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Wednesday, 22 March 2017

Sterling hits three-week high as UK inflation passes BoE target


Sterling jumped almost 1 percent to its highest level in three weeks on Tuesday, after data showed British inflation in February above the Bank of England's 2 percent target for the first time since the end of 2013.

Consumer prices rose by a stronger-than-expected 2.3 percent in annual terms, beating expectations of a 2.1 percent rise, and up sharply from 1.8 percent in January, the Office for National Statistics said.

Strong consumer spending was behind the UK economy's surprising resilience in the months immediately following Britain's unexpected vote last June to leave the European Union.

However, a plunge in the pound, which has wiped almost a fifth off its value against the dollar since the vote, has driven a rise in domestic inflation. A recent run of consumer data has shown that is beginning to weigh, with Britons less ready to spend on non-essential items.

Sterling, which had already been trading up 0.4 percent at $1.2416 before the data, rose to a high of $1.2472 - its highest since Feb. 27 - after it, up 0.9 percent on the day.

It also hit a two-day high of 86.55 pence per euro.

"The way the market is treating the data is obviously quite conventionally at the moment - that higher inflation implies greater risk of a rate hike ... and that's being taken as an immediate positive for sterling," said RBC Capital Markets currency strategist Adam Cole.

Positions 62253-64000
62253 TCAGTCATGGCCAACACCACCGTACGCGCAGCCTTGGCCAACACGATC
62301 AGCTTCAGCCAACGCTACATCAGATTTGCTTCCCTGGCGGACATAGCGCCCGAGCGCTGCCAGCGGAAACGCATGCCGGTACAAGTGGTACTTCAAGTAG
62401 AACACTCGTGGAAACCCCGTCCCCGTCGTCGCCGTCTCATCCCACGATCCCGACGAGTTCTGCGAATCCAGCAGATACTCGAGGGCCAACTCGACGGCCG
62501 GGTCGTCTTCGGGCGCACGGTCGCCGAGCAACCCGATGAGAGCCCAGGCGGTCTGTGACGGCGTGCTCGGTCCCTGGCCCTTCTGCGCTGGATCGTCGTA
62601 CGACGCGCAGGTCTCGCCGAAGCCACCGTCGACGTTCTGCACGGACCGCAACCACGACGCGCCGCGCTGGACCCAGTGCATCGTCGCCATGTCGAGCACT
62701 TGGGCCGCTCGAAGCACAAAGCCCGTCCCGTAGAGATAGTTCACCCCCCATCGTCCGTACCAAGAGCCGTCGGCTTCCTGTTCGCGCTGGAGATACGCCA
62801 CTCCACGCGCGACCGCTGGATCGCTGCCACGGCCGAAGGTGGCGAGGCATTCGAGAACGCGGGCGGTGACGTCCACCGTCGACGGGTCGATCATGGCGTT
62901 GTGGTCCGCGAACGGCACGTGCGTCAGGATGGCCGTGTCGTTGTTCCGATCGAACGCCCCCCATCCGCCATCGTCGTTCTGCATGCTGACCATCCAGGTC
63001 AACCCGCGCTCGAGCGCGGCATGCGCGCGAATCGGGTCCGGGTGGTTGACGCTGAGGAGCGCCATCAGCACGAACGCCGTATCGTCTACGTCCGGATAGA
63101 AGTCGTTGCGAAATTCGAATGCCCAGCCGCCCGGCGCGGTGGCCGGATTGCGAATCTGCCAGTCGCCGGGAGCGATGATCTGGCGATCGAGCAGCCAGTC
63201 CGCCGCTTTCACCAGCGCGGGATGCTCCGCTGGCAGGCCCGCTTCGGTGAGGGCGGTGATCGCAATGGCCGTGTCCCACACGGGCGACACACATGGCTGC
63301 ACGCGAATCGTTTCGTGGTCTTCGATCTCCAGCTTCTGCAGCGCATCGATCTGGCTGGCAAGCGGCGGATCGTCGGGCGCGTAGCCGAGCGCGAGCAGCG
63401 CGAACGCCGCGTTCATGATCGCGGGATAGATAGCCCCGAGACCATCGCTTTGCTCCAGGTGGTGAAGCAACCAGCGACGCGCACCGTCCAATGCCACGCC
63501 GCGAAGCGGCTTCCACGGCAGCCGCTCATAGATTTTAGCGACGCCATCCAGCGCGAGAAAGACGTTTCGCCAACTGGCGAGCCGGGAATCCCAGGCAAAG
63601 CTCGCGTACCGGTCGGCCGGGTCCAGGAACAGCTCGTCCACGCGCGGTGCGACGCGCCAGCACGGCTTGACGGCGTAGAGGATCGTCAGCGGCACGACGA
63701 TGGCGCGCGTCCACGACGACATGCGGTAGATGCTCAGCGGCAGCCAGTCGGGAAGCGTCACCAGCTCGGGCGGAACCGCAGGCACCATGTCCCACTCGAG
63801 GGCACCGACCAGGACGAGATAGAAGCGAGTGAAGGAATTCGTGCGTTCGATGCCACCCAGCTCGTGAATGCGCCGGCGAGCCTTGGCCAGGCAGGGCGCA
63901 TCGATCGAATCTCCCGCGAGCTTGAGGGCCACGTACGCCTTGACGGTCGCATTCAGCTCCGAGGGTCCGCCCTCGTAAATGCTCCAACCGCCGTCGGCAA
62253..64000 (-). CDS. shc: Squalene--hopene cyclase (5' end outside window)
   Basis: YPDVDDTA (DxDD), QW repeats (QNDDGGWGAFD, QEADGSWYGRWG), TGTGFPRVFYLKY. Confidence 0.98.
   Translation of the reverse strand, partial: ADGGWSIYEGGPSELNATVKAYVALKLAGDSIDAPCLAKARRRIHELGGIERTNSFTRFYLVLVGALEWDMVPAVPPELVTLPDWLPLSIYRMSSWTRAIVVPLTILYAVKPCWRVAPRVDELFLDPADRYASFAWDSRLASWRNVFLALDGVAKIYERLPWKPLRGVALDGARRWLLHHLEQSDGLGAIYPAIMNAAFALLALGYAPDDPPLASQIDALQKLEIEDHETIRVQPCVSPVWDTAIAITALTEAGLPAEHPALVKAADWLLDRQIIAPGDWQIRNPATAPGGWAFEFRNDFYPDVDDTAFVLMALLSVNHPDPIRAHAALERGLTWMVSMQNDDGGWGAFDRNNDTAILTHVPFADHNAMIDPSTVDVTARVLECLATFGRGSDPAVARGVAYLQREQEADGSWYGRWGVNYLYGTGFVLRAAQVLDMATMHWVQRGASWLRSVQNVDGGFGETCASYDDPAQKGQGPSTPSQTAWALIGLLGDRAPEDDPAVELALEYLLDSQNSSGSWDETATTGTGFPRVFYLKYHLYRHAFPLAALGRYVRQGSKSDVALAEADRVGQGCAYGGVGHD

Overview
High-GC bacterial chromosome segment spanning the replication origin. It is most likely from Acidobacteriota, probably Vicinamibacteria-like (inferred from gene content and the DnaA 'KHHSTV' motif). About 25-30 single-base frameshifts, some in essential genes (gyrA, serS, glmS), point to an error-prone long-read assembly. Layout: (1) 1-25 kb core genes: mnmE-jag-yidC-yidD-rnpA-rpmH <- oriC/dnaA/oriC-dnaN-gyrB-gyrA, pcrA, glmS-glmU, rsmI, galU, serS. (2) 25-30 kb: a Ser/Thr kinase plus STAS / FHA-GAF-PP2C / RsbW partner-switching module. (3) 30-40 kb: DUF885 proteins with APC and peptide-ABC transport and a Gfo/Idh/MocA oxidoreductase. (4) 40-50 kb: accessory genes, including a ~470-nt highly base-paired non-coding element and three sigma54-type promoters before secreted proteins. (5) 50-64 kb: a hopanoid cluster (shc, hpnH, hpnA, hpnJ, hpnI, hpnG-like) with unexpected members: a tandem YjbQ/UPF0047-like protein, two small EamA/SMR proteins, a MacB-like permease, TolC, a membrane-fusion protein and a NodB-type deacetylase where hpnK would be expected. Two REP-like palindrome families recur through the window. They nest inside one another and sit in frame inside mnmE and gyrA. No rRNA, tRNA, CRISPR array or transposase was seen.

"Longer term I'm not sure that that is a particularly robust relationship when inflation is rising but wages aren't, and the net effect will be to squeeze real incomes and clamp down on consumer spending as a result."

Britain's unemployment rate fell unexpectedly to its lowest in more than a decade in the three months to January, but pay growth - an indicator the BoE is watching closely as it considers its monetary policy - worsened, in an unpromising sign for the economy ahead of its divorce with the EU.

The BoE surprised markets last week when one of its policymakers voted to lift interest rates, in a break with the consensus of keeping rates at a record low.

Some other members of the Bank's monetary policy committee also gave a hawkish tilt to the Bank's rhetoric, saying it would not take much for them to follow suit if inflation continued to shoot up.

"The print at 2.3 percent this morning...(leads) us to believe a rate hike to curb inflation could be on the table sooner than first-thought," said Alex Lydall, head of dealing at Foenix Partners in London.

Reference: Ritvik Carvalho

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